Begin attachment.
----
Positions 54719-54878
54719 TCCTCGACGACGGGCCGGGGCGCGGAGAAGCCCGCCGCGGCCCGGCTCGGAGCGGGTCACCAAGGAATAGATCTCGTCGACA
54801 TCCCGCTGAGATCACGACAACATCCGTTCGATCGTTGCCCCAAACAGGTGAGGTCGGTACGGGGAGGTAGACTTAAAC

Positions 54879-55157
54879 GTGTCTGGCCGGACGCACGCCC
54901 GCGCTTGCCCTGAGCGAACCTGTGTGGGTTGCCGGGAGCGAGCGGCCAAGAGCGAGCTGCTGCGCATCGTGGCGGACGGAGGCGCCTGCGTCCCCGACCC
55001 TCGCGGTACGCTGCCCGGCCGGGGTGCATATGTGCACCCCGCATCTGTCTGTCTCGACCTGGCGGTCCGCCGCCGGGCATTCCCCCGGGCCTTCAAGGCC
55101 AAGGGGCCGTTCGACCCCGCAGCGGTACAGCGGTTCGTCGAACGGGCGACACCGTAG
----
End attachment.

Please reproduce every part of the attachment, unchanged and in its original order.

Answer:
Positions 54719-54878
54719 TCCTCGACGACGGGCCGGGGCGCGGAGAAGCCCGCCGCGGCCCGGCTCGGAGCGGGTCACCAAGGAATAGATCTCGTCGACA
54801 TCCCGCTGAGATCACGACAACATCCGTTCGATCGTTGCCCCAAACAGGTGAGGTCGGTACGGGGAGGTAGACTTAAAC

Positions 54879-55157
54879 GTGTCTGGCCGGACGCACGCCC
54901 GCGCTTGCCCTGAGCGAACCTGTGTGGGTTGCCGGGAGCGAGCGGCCAAGAGCGAGCTGCTGCGCATCGTGGCGGACGGAGGCGCCTGCGTCCCCGACCC
55001 TCGCGGTACGCTGCCCGGCCGGGGTGCATATGTGCACCCCGCATCTGTCTGTCTCGACCTGGCGGTCCGCCGCCGGGCATTCCCCCGGGCCTTCAAGGCC
55101 AAGGGGCCGTTCGACCCCGCAGCGGTACAGCGGTTCGTCGAACGGGCGACACCGTAG